Although unrelated to my daily work, I have recently aided some former colleagues who were called in to help a troubled real-time analytics project. That reminded me about the most important advice I can offer a new real-time analytics project:
The first step is to gather a large sample of the real-time data and demonstrate the analytics over this sample. The next step is building the real-time analytics system.
The first step is sometimes called “back testing” and it applies just as much to retail sales as it does to financial markets. This step does not involve any kind of real-time analysis – all the analysis is done using regular data processing tools like SQL, R, MATLAB, a RETE rules engine.
Do not buy Complex Event Processing software or start building a high-speed data processing system without first trying your ideas on a good sample of historical data. This may seem obvious, but I am surprised by how often projects start by diving right in to the real-time components.
This advice applies to both statistical and non-statistical analytics. Even simple rules for monitoring a distributed system should be tested with historical data.
Unfortunately, it is sometimes expensive just to gather and process the sample historical data. Maybe this represents a third or more of all the work in the project. Maybe it involves costly hardware sensors. In these cases, it’s even more important not to jump right in to the real-time processing part. Skipping this step of first collecting and analyzing a sample of historical data is almost never a cost savings – it just introduces massive project risk.
- Step 1: prove the analytics using historical data
- Step 2: build or buy a real-time analytics system
Do not do these steps in parallel unless you really know what you’re doing (in which case you don’t need my advice).
It’s possible that very standard analytics like web log analysis or simple network monitoring could skip the step of testing with historical data. I don’t work with these kinds of projects, so I can’t offer good advice there.
Great use case for Event Processing in Intelligent Transportation Systems at Julian Hyde’s blog. Been waiting for use cases like this to emerge.
Also, how do OSS vendors compete in the public sector markets these days? At one time, IBM could muscle out OSS with promises of support and integration. Is that still true?
Check out Dice.com, search term “complex event processing” in “New York, NY”. There are a couple of jobs specifically listing CEP experience as desirable (there are several versions of each job, listed by different recruiters).
This is the best kind of testimony to the success of this acronym and maybe the technology. I can believe that a technology is growing when IT shops start looking for people who use it.
I just read a post from Joe McKendrick at ZDNet, titled Why business process management and complex event processing are converging, which reports on a webinar about Business Process Management (BPM) and its relationship with Complex Event Processing (CEP). The lead quote is: The BPM and CEP combination means ‘process monitoring on steroids’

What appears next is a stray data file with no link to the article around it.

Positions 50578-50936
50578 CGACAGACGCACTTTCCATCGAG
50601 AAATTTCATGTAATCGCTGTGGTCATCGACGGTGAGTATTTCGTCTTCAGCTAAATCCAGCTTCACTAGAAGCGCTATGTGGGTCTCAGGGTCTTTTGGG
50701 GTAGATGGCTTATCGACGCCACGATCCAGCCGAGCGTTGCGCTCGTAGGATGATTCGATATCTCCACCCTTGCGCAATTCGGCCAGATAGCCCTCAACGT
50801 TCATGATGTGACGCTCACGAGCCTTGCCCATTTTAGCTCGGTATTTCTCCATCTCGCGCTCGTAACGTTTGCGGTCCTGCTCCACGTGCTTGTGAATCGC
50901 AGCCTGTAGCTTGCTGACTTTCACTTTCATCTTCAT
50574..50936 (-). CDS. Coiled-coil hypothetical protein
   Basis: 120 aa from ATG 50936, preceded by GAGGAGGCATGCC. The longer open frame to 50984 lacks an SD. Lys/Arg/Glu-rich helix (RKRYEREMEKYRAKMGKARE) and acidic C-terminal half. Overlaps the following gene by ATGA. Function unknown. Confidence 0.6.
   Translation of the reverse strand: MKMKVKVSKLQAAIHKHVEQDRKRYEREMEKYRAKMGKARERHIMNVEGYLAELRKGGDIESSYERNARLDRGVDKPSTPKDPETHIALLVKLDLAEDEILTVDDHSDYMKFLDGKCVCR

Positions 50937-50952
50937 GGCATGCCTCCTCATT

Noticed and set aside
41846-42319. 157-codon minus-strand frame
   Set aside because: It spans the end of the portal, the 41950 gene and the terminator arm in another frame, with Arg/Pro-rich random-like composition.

This is exactly the kind of thing that lead me to describe two types of Event Processing: Detection Oriented vs. Operations Oriented. I see this pattern over and over in pretty much every use of Event Processing (EP) that I have worked with.
Operation Oriented EP handles events that follow a pre-defined business contract. The goal is to trigger business-level action, based on the known business contracts of the incoming events.
Event driven BPM is a major type of Operations Oriented EP. BPM handles events with defined business meaning and triggers business level action based on them. That’s not an attempt to subsume BMP into EP. Rather, I point out that BPM can use EP in the same way that it can use a database, while remaining an independent class of software.
Detection Oriented EP handles events that follow patterns outside of the main business use; the business meaning must be distilled from the events, it is not captured by the business definition of the events themselves. The goal of this type of application is to create new types of business-level events based on those detected patterns.
But remember that an event can have a business meaning to a BPM system, but also be a part of patterns that lie outside of those clear business contracts. So Detection Oriented EP often works over the same events as Operations Oriented EP, but it uses them in a different way. The upcoming book Event Processing in Action describes this powerful property of events: they can be used simultaneously by different applications in very different ways.
The blog post mentioned above describes a system that monitors the BPM looking for various patterns that fall outside of the normal business contracts. I would call that Detection Oriented Event Processing. This kind of application watches the same events that drive BPM. But it’s looking for patterns that lie outside of the business meaning used by the BPM aspect. These patterns then produce new events with defined business meaning, which can feed back into the BPM.
What is the point of breaking Event Processing into the categories of Detection vs. Operations Oriented? It highlights the fact that event driven BPM shares many aspects with other Event Processing applications – because they all process events. But also, BPM belongs to a class 0f EP that differs significantly from the Detection Oriented class.
I prefer the Detection vs. Operations Oriented classification to terms like Complex Event Processing. Why? Take a look at the Wikipedia article on CEP. I read this article and I can’t tell the difference between CEP and event-driven BPM. CEP seems to encompass every business application that processes events (basically everything outside of a message bus).